“There was no reason to rush this bill through the House to begin with,” DeSantis added. “Congress should take its time and pass a good bill that actually repeals ObamaCare, puts a downward pressure on insurance premiums and expands competition in the marketplace. Failure is not an option.”

Representative U.S. Rep. Dan Webster of Clermont had a similar response.

“For six years, I have advocated for repealing the [un]Affordable Care Act and replacing it with real healthcare reform. Obamacare is collapsing across the country – currently 4.7 million people are without an insurer. This failed policy is raising costs for patients and forcing insurers out of the marketplace, which leaves patients and families with nowhere to go,” Webster predicted.

“As I have said, I have concerns with the bill that was to come up for a vote today. In particular, it does not provide the dollars needed for the Medicaid-funded nursing home beds that many of our seniors rely on. I have expressed these concerns to House leadership and the administration,” Webster added.

“It is my hope that House and Senate leadership and the administration will work together and bring to the floor the conservative, common-sense healthcare reform that Americans deserve,” Webster concluded.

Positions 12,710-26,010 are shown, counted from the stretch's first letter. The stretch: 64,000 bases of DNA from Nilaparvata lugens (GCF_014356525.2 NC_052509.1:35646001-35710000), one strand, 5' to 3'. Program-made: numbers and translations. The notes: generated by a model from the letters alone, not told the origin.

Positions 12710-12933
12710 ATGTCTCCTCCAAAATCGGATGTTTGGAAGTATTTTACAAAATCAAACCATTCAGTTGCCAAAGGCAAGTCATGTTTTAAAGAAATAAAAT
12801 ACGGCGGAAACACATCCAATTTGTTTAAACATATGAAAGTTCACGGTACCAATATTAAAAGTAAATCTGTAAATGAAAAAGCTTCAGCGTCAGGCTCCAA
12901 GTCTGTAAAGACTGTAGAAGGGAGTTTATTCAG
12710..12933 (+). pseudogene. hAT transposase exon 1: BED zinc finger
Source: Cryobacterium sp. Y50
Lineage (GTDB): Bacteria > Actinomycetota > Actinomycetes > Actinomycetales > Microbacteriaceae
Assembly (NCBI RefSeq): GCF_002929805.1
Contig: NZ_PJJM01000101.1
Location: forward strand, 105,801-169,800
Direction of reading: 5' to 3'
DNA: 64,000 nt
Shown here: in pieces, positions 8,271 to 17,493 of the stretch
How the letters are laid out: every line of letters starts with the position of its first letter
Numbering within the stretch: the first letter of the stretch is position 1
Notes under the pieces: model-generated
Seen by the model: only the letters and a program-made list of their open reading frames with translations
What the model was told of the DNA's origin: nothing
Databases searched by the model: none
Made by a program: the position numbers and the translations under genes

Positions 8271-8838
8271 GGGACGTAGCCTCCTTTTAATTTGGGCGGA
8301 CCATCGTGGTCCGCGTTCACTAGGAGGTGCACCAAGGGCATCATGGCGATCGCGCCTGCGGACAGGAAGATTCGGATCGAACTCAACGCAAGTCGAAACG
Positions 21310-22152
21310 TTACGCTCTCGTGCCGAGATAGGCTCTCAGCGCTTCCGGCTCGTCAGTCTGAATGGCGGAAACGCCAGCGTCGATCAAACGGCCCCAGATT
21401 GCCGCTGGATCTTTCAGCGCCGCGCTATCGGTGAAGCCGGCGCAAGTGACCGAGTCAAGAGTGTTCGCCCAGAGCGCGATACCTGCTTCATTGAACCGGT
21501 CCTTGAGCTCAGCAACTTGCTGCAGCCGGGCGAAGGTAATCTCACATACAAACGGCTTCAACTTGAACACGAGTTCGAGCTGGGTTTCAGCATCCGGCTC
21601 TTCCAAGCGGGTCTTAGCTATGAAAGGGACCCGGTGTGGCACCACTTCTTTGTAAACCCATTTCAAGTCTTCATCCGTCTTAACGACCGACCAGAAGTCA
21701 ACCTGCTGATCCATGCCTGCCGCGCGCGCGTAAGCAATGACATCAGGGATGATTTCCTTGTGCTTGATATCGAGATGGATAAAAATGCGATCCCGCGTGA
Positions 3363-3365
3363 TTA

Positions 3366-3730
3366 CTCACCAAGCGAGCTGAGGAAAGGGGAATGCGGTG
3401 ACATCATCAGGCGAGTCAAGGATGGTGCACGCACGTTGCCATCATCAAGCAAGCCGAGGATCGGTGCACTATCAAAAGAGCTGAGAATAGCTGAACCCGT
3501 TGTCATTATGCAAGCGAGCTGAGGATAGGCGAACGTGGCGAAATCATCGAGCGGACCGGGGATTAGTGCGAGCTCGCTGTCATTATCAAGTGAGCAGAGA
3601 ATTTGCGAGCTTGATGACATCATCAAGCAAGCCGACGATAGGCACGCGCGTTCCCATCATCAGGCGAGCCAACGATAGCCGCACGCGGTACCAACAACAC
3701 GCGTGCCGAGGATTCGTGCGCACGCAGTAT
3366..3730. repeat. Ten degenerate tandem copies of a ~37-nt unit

Republican U.S. Rep. Matt Gaetz blasted Republicans in the House of Representatives for letting down Trump and the American people.

“We did so in the most cowardly, craven way possible — by failing to vote on the repeal of Obamacare. I share the frustration and disappointment of Northwest Floridians who expected and deserved action. We should know who was willing to stand with President Trump and who wasn’t. Now we never will,” Gaetz said in a statement.

He promised not to give up, pledging, “In the weeks and months ahead the Republican party must demonstrate the competence to govern. It is possible.

“I plan to redouble my efforts to bring a renewed sense of urgency to this corrupt and disconnected town. In the face of this setback, we need bold, conservative reform more than ever. The fate of our nation is at stake,” Gaetz concluded.

U.S. Rep. John Rutherford of Jacksonville saw repeal of ObamaCare as the first priority, but without the criticism of Congress.

“Maintaining a status quo is not an option. There is a widespread consensus that President Obama’s signature health care law is broken and unsustainable. I remain committed to repealing and replacing Obamacare to improve and protect Americans’ access to quality, affordable health coverage.”

Republican U.S. Rep. Brian Mast of Palm City focused on how ObamaCare remains a problem. And he use his Army experience to say, essentially, that the war is not over with the first shot.

“I’ve heard over and over again about the incredible burden that ObamaCare has placed on 18th District families. Because of Obamacare, two of our counties now have only one insurer on the individual exchange, while premiums and deductibles have become beyond unaffordable.